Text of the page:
LAGRANGE: LAser GRavitational-wave ANtenna at GEo-lunar Lagrange points
NASA is working with the science community to develop new gravitational-wave mission concepts satisfying some or all of the scientific objectives of LISA. Such scenarios might include one or more space-based observatories. These scenarios will be presented to the National Research Council’s Space Studies Board Committee on Astronomy and Astrophysics (CAA) for consideration. Recommendations from the CAA will subsequently be used to guide detailed development of scientific, technical, and cost information for future US gravitational-wave missions. Data from these concept studies will also be used to assess future technology needs for the Astrophysics Division. See Physics of the Cosmos for more info, including the presentation about LAGRANGE.
LAGRANGE is a space gravitational wave observatory design that maintains all important LISA science at about half the cost and with reduced technical risk. It consists of three drag-free spacecraft in the most stable geocentric formation, the Earth-Moon L3, L4, and L5 Lagrange points.
Fixed antennas allow continuous contact with the Earth, solving the problem of communications bandwidth and latency. A 70 mm diameter AuPt sphere with a 35 mm gap to its enclosure serves as a single inertial reference per spacecraft, which is operated in "true" drag-free mode (no test mass forcing).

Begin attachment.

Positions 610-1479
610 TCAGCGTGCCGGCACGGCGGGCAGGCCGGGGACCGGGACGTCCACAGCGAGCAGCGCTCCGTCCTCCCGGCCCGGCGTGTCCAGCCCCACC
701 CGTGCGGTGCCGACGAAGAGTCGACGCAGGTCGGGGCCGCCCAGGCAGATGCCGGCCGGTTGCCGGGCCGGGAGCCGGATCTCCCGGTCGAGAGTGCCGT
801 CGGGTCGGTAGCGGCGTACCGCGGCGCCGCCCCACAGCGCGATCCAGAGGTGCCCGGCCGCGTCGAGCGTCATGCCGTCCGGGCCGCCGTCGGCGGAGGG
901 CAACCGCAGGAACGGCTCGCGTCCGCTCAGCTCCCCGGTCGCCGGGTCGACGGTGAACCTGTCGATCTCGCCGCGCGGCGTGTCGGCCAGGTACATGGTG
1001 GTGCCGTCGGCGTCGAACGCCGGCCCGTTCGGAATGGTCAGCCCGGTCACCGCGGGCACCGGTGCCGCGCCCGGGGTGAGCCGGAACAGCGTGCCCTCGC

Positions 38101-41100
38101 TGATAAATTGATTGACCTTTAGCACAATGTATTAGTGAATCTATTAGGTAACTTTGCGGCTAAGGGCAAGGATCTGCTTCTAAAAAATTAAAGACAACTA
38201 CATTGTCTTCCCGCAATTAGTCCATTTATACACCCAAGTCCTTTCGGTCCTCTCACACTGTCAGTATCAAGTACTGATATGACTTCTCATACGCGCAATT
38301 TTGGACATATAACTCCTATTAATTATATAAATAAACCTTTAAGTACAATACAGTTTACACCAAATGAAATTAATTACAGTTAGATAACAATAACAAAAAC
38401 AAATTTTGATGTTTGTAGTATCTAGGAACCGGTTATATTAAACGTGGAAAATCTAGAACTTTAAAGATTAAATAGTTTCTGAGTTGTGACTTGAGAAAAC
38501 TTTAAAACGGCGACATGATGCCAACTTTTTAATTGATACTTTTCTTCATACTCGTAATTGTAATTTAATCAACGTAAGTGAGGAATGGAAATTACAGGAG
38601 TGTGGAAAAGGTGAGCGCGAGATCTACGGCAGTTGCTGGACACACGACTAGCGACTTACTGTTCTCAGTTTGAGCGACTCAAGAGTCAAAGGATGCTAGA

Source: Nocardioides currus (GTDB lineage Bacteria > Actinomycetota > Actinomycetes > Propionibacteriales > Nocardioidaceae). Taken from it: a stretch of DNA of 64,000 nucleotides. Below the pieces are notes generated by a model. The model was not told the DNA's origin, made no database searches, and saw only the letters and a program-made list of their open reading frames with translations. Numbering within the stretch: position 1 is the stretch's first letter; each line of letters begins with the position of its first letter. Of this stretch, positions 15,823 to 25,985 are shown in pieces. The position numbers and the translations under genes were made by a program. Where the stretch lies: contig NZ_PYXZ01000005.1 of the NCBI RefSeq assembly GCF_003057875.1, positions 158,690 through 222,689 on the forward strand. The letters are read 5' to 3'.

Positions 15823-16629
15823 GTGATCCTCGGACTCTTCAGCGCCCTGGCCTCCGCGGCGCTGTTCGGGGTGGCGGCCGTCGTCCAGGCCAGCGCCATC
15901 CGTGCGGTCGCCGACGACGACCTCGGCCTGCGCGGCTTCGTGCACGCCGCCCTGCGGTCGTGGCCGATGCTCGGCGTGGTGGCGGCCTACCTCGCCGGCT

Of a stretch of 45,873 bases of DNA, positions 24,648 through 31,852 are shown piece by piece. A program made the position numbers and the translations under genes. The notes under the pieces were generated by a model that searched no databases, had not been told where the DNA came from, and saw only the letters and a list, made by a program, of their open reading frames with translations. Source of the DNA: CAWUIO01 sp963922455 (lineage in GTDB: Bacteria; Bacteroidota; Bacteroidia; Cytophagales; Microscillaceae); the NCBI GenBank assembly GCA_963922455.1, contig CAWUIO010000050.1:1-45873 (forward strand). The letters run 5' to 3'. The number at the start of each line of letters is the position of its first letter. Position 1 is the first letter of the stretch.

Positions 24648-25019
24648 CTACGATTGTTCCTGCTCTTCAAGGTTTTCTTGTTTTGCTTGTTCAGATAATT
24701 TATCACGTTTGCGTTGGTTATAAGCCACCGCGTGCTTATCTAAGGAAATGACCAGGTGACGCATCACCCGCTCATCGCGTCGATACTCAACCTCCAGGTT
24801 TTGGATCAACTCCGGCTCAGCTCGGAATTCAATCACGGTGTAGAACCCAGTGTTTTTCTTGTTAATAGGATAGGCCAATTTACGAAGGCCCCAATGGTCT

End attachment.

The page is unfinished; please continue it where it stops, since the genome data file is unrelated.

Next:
This is the core of the Modular Gravitational Reference Sensor (MGRS) whose other advantages are: a simple caging design based on the DISCOS 1972 drag-free mission, an all optical read-out with pm fine and nm coarse sensors, and the extensive technology heritage from the Honeywell gyroscopes, and the DISCOS and Gravity Probe B drag-free sensors.
An Interferometric Measurement System, designed with reflective optics and a highly stabilized frequency standard, performs the inter-test mass ranging and requires a single optical bench with one laser per spacecraft.
Two 20 cm diameter telescopes per spacecraft, each with in-field pointing, incorporate novel technology developed for advanced optical systems by Lockheed Martin, who also designed the spacecraft based on a multi-flight proven bus structure.
Additional technological advancements include the drag-free propulsion, thermal control, charge management systems, and materials. LAGRANGE sub-systems are designed to be scalable and modular, making them interchangeable with those of LISA or other gravitational science missions.
Critical technologies on are space qualified on small and nano satellite flights, with the first launch (UV-LED Sat) in 2013.
Last modified Mon, 6 May, 2013 at 19:34